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OCTA Board commends essential workers, pilots distribution of free face coverings to passengers

More than 11,000 free face coverings have been distributed on select OC Buses in the first two weeks of a pilot project aimed at further protecting passengers’ health. The project is part of the Orange County Transportation Authority’s ongoing efforts to help slow the spread of the coronavirus (COVID-19) – a commitment reinforced this week through an OCTA Board of Directors’ resolution.

The resolution, approved by the OCTA Board on Monday, applauds the efforts of OCTA employees and essential workers throughout the county, and re-emphasizes the Board’s support for all necessary precautionary measures to fight COVID-19.

“The OC Bus system helps thousands of essential workers reach their jobs and many others reach critical services, and we want to do everything possible to help them travel safely,” said OCTA Chairman Steve Jones, also the Mayor of Garden Grove. “Every person that keeps our community moving, including our OCTA coach operators and maintenance and service workers, are the unsung heroes in this public health crisis.”

On July 27, OCTA began a pilot program on three of its busiest routes to distribute free face coverings for passengers who need them. The state requires that passengers wear face coverings while waiting for and riding public transit. Buses are equipped with onboard dispensers on Route 43 and Bravo! Route 543 that run along Harbor Boulevard between Fullerton and Costa Mesa, and Route 66, which runs along McFadden Avenue between Huntington Beach and Irvine.

As the system is refined, free face coverings will be made available on additional bus routes.

OCTA also is coordinating with community partners and local social-service agencies that work with vulnerable populations to make free, reusable face coverings available, helping get them to some passengers who may be most in need.

To date, 24 agencies have agreed to distribute the cloth face coverings and more than 7,100 are being sent to agencies such as Meals on Wheels of Orange County, Abrazar, The Salvation Army and the Assistance League Orange County.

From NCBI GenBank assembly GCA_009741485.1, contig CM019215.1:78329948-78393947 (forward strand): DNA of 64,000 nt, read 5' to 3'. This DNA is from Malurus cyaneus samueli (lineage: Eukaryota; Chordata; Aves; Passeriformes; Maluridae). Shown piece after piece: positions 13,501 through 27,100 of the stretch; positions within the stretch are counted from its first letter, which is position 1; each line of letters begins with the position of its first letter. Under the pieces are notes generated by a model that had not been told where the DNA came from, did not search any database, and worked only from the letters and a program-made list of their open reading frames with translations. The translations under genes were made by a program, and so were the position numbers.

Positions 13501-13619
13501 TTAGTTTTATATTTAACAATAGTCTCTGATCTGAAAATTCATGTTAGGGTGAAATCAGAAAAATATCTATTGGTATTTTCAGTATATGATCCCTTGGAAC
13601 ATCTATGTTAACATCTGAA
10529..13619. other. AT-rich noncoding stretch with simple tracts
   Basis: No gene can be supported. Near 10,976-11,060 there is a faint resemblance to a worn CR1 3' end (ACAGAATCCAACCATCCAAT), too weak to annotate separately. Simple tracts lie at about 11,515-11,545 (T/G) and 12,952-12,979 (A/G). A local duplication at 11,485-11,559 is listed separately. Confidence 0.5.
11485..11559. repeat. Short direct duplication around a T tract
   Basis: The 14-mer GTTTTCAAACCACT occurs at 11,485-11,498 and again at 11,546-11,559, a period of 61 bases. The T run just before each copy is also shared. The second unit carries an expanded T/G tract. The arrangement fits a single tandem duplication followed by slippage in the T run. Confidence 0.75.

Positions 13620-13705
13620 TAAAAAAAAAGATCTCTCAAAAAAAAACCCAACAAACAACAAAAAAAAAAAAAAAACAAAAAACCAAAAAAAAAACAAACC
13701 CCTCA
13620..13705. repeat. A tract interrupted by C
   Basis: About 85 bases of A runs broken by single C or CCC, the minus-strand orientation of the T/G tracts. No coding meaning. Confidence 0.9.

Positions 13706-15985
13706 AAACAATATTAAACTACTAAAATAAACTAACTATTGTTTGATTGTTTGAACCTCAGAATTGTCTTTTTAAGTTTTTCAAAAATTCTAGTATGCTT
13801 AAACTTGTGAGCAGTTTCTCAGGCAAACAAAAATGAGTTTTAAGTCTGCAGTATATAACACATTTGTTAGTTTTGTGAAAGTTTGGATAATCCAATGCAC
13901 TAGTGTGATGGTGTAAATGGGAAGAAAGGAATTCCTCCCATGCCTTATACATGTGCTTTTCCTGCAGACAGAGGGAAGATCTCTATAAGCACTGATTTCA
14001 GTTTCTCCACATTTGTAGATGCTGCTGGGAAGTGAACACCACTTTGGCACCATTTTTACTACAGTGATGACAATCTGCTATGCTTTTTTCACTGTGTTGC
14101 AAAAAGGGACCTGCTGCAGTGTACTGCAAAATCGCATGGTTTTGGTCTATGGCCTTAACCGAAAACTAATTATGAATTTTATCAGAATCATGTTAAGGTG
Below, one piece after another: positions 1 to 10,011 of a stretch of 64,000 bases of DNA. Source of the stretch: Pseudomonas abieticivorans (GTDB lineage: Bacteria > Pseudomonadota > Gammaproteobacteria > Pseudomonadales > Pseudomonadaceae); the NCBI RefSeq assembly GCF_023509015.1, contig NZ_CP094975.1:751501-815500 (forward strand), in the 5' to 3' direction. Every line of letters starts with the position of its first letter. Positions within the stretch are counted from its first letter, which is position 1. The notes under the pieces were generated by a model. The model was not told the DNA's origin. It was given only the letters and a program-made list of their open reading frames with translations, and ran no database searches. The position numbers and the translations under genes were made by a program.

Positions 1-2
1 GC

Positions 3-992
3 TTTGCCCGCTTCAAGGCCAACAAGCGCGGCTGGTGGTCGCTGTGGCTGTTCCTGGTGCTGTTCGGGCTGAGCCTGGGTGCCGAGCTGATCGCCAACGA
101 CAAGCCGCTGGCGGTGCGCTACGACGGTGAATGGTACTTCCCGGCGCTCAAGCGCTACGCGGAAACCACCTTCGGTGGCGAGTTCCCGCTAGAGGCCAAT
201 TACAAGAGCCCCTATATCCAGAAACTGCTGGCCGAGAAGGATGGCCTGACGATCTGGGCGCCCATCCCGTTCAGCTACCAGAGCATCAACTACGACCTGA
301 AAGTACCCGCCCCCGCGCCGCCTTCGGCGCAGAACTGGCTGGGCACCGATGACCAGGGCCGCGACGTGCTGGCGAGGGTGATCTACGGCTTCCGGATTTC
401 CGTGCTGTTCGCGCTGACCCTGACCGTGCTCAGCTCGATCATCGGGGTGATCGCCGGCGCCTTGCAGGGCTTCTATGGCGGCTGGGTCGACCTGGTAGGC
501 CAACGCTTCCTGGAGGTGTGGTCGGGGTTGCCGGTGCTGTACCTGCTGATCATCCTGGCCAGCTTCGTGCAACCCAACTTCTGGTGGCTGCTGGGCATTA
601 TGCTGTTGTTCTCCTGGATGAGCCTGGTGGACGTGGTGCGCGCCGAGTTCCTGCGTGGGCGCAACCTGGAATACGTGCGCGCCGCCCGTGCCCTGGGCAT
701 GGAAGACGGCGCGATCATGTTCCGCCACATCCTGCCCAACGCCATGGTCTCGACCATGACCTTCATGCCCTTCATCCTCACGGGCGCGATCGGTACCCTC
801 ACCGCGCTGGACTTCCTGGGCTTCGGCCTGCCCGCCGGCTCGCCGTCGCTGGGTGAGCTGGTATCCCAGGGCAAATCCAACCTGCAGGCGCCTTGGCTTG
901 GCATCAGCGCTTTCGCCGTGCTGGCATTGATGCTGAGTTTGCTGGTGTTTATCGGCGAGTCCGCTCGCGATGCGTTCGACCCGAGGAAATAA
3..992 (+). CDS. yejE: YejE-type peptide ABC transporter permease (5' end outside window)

The reusable cloth face coverings, also available for free to passengers at the OCTA Store in Orange, have been made available through the Federal Transit Administration (FTA), which supplied OCTA with 60,000 for distribution.

OCTA is reaching out to passengers to educate and remind them of the face covering requirement in multiple ways, including electronic signs at the front of the bus, signs above seating areas, onboard audio reminders in multiple languages, as well as marketing and communication efforts.

“The many steps OCTA has taken clearly demonstrate that safety is our top priority. We have and will continue to implement necessary measures to protect employees and the public during the pandemic,” said OCTA Vice Chairman Andrew Do, also the county’s First District Supervisor. “We will never waver from that commitment and we appreciate the public’s help in keeping our community strong and healthy.”

The distribution of face coverings is the latest in OCTA’s ongoing efforts to protect the health and safety of passengers and employees following the California governor’s March 4 State of Emergency orders.

Among those efforts are enhanced bus cleaning, installation of hand sanitizer on buses, requiring passengers to board through rear doors, limiting passengers on board for social distancing, and implementing employee COVID-19 screenings with temperature checks.

Throughout the public health crisis, OCTA has followed the guidance of federal, state and local health experts, in close coordination with the Orange County Health Care Agency. OCTA also has followed best practices implemented by the State of California, the FTA and the California Transit Association.

For more information, visit www.octa.net.

This article was released by the Orange County Transportation Authority.